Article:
I rise to make a contribution on the Independent Broad-based Anti-corruption Commission Bill 2011. This bill, which has had an incubation period mired in delay, uncertainty and controversy, has now emerged, squeezed out into the light of day much later than promised and yet still half baked by a government desperate to divert attention away from the scandals that have rocked it to its core and been created entirely by its own incompetent hands. I ask members of this house to recall earlier times when the gloss on many members of this government was still shiny and they still believed the words that came out of their mouths. When policies were being released to much fanfare and hubris about the coalition’s commitments to transparency, accountability and integrity in government, big, bold statements were made.

The government said it would establish a world-class independent, broadbased anticorruption commission (IBAC) with comprehensive powers and razor-sharp teeth by 1 July 2011.

It said it would introduce a comprehensive ministerial code of conduct to keep the executive and its staff accountable and that there would be curtailment and transparency of fundraising activities and a reform of FOI! And who could forget such purlers as, ‘What you see is what you get; we are straight shooters and will not engage in spin’. What a thick treacle of overblown rhetoric and sticky words the Victorian people were fed by this lot! Layer upon layer of what should have been solemn promises made up of the most serious of words have now been exposed as husks of empty rhetoric spun into layers of fluff.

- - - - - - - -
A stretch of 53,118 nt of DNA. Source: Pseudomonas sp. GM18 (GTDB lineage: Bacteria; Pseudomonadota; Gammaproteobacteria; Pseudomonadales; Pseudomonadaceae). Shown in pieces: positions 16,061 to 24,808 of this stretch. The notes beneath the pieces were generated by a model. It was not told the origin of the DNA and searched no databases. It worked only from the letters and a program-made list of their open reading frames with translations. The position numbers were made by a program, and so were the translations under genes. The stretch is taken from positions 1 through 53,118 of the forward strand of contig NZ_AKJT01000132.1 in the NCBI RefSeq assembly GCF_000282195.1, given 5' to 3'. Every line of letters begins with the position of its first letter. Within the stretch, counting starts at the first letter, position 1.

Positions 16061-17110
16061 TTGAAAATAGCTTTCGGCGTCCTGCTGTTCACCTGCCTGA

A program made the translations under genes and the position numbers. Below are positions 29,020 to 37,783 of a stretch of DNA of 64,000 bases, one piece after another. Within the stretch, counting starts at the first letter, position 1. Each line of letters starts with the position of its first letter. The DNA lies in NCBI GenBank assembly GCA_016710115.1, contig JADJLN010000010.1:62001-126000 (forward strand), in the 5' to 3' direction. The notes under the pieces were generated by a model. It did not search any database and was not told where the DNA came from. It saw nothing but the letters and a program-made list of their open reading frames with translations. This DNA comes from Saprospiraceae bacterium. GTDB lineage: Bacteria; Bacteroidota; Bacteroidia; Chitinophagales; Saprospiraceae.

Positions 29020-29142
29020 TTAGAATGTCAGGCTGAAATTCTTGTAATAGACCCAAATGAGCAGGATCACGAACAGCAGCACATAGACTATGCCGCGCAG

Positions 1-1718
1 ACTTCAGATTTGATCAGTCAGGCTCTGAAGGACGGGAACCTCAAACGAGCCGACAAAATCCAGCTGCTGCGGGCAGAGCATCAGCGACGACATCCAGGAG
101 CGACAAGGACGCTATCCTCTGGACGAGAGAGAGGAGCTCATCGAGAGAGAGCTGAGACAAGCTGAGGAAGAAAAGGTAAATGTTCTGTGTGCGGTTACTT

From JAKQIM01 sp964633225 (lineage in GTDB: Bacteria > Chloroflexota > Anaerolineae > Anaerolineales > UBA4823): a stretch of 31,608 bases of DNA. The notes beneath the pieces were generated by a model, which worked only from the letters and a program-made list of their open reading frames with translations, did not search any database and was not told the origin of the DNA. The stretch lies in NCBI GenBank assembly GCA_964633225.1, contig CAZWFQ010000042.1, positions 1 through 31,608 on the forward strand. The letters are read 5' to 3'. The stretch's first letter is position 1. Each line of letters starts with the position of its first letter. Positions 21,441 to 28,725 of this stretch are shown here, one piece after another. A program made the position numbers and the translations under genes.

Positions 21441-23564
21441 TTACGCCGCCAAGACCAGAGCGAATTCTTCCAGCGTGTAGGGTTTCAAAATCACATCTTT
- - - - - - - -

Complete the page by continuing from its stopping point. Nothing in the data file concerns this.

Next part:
We have heard a lot about our 11 years from those opposite, but we have had 11 months of this government, and the scandals that have engulfed this lot have already done immeasurable damage to what are supposed to be independent institutions. There has also been immeasurable damage done to the integrity of this government’s leadership and the confidence Victorians can have in their future.

The tardy introduction of this light-on-detail piece of legislation is just one in a long line of profound disappointments from a government that has not only failed to live up to its promise of openness, accountability and integrity but has stamped all over it. As other members of the opposition have pointed out, it is beyond ironic that this bill has been introduced in the swirling winds of the outrageous conduct of the senior members of the government who are the subjects of the recent Office of Police Integrity (OPI) report, Crossing the Line. There has been unprecedented, unforgivable and unbelievable interference by government in the independent senior command of Victoria Police. As if all of this duplicity were not enough, the government has engaged in a repeated and, quite frankly, counterproductive strategy to try to spin its way out of trouble using weasel words, half answers and concocted explanations that lack both credibility and frankness.